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Superbugs vs Superheroes: Getting creative with antimicrobial resistance

by Guest Author on 10 May 2018

Last month, our researchers channelled their creativity into a one-off UK Research and Innovation (UKRI) Superheroes vs Superbugs night at the Science Museum in London. Over 1,000 people came to meet some of the superheroes taking on the fight against the global threat of antimicrobial resistance. Petra Kiviniemi reports.

Antibiotics underpin nearly every aspect of modern medicine, but ever-increasing numbers of pathogens are becoming resistant to our arsenal of drugs. So now researchers are working harder than ever to discover new ways to prevent and treat drug-resistant infections.

Scientists transported guests into the hidden world of bacteria, using virtual reality to shrink them down to the size of bacterial proteins.

Scientists transported guests into the hidden world of bacteria, using virtual reality to shrink them down to the size of bacterial proteins.

The Science Museum currently plays host to Superbugs: The Fight for our lives. It’s an exhibition for anyone to visit and learn about the causes, consequences, and possible solutions for the growing problem of antimicrobial resistance (AMR).

Engaging research

The free, adults-only event was part of the Museum’s April ‘Lates’ theme night and provided an ideal opportunity for researchers to showcase what they’re doing to fight AMR, why public funding is vital for the fight and how people can help.

But how do you attract someone’s attention when you’re up against the likes of a bar and the ‘best silent disco in town’? Our researchers rose to the challenge, running their own weird and wonderful AMR funfair complete with a barbershop quartet, edible agar and a virtual reality headset.

Barbershop-O-Gram performed an antimicrobial acapella song penned specially for the occasion.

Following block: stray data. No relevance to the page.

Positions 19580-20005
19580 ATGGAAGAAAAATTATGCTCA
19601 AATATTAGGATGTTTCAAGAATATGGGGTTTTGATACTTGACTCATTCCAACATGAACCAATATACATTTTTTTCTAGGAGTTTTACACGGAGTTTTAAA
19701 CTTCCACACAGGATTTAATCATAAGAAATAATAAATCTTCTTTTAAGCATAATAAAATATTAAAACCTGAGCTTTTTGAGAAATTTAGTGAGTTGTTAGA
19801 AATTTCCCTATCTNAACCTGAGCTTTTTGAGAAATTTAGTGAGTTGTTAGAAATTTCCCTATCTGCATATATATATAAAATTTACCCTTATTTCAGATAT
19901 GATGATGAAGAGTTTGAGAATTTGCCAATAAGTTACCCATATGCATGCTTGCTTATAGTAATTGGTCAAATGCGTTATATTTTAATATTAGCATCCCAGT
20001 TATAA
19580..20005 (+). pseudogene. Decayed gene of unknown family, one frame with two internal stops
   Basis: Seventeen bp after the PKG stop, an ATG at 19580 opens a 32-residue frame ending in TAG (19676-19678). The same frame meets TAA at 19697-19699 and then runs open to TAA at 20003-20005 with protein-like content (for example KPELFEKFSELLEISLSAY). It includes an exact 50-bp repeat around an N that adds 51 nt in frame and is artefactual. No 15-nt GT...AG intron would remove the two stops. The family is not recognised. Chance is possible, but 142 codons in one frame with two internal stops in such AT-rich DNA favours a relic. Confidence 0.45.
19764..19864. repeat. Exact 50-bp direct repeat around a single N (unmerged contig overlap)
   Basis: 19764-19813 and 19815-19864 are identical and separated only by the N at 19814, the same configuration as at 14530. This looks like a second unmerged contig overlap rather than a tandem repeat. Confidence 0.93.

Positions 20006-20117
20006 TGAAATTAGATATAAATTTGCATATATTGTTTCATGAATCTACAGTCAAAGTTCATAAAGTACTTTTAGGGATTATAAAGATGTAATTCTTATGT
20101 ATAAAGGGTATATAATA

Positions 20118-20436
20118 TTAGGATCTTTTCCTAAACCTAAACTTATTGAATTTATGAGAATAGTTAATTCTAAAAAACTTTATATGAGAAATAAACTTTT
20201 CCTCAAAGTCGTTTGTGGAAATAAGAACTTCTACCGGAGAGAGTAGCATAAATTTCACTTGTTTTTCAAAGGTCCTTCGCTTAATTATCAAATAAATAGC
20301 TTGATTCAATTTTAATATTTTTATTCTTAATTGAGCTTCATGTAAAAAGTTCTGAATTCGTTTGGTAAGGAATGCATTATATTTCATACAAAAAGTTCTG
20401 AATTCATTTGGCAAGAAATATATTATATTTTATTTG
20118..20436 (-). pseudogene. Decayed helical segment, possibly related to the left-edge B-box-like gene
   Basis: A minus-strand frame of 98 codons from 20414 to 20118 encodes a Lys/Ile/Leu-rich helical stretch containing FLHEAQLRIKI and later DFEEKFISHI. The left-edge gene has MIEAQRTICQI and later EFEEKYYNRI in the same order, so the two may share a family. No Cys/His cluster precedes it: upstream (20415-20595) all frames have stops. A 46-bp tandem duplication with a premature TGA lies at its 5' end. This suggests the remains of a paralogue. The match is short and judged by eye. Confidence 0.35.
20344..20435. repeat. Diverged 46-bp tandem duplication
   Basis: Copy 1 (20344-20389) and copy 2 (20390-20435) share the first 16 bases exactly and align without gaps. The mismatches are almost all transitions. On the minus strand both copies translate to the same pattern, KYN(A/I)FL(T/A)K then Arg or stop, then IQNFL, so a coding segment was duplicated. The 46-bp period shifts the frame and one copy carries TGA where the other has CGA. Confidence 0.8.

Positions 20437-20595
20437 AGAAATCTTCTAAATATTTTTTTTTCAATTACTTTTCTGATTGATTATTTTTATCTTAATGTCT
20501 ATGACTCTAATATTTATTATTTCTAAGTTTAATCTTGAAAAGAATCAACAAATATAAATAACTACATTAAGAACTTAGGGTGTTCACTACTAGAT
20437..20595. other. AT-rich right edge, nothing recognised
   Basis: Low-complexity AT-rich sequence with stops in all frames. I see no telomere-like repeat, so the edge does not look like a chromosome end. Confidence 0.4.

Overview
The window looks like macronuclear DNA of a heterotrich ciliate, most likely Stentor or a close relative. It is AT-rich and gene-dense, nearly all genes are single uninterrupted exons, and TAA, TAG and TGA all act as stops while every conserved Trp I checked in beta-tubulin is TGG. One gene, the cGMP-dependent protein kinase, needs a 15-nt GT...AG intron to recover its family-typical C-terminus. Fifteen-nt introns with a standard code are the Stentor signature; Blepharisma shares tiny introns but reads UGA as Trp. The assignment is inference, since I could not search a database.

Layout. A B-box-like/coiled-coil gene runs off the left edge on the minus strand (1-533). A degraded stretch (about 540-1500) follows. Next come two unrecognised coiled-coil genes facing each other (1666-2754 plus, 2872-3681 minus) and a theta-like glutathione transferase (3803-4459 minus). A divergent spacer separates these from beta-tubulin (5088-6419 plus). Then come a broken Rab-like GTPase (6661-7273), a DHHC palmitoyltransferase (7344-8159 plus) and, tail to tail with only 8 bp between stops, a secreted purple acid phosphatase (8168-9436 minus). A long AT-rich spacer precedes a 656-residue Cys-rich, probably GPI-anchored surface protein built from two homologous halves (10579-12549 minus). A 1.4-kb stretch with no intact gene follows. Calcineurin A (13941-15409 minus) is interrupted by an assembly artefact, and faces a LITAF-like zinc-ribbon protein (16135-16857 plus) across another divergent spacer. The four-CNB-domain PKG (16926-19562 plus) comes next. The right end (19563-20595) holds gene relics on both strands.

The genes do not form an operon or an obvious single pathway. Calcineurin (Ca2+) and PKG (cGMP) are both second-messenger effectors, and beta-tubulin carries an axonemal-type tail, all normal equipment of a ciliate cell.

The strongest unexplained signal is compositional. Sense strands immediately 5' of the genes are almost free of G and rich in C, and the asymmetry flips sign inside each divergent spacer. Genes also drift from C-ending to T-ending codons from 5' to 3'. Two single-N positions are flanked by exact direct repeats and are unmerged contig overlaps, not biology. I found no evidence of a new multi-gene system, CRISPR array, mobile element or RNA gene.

Roll up, roll up, and have a go!

The AMR Arcade worked a treat, with lots of people lining up to try their luck. Each part of the multi-sensory arcade explored a different element of drug resistance. Players pushed buttons at lighting speed to administer the right treatment at the right time. And the ‘Your skin is your shield’ game showed players how their skin can protect them surprisingly well from superbugs, but only if they adhere to good hygiene practices.

Swab and Send

Agar plates with grisly bacterial colonies helped entice curious onlookers to ‘Swab and Send’ – a stall about one of the UK’s largest citizen science projects. Many of the antibiotics we use today are produced by bacteria and fungi, which can be found anywhere and everywhere.

Superbugs, Science Museum late

Visitors dug deep in the hunt for new antibiotics, uncovering the importance of soils in the quest for new antibiotics.

In their hunt to find new antibiotics, the Swab and Send team invited guests to swab an area of the museum where they thought microbes could be hiding. The team had over 117 swabs returned on the night for analysis, and expect to receive another 200 in the post over the next few weeks.

Speakers enthralled guests with stories of survival, rebellion, hope and nightmares throughout the night, with readings of the Longitude Prize’s science fiction short-stories ‘Infectious Futures’.

Speakers enthralled guests with stories of survival, rebellion, hope and nightmares throughout the night, with readings of the Longitude Prize’s science fiction short stories ‘Infectious Futures’.

Designing diagnostics

Researchers challenged visitors to get stuck in and help build prototypes of new diagnostic tests for antibiotic-resistant bacteria in the form of the mini Longitude Prize – with an added art-and-craft twist.

Expanding beyond the allocated tables, people eagerly gathered into teams on the carpeted floors to construct their devices, with flickering LEDs to signal the detection of superbug infections.

Decoys, distraction and resistance

Visitors dodged bubbles emerging from a playful-looking papier-mâché pathogen, mimicking how resistant bacteria use decoys as a tactic to evade antibiotics. Dr Andrew Edwards from Imperial College London, who led the project, explained how talking to members of the public about their research can help to inform their choice of activities in future:

“By gauging how much the public know, we can tailor our message better in the future – we can really get across the key messages in way that the public will find interesting and go on and learn from and employ in everyday life.”

The exhibition is open daily until spring 2019, with late opening (18.45 to 22.00) on the last Wednesday of each month for Lates. The exhibition is supported by Pfizer, Shionogi, UK Research and Innovation and the University of East Anglia.

The AMR Arcade was developed by the Winchester Science Centre, with the University of Southampton’s Network for Antimicrobial Resistance and Infection Prevention (NAMRIP), and support from the Engineering and Physical Sciences Research Council (EPSRC).

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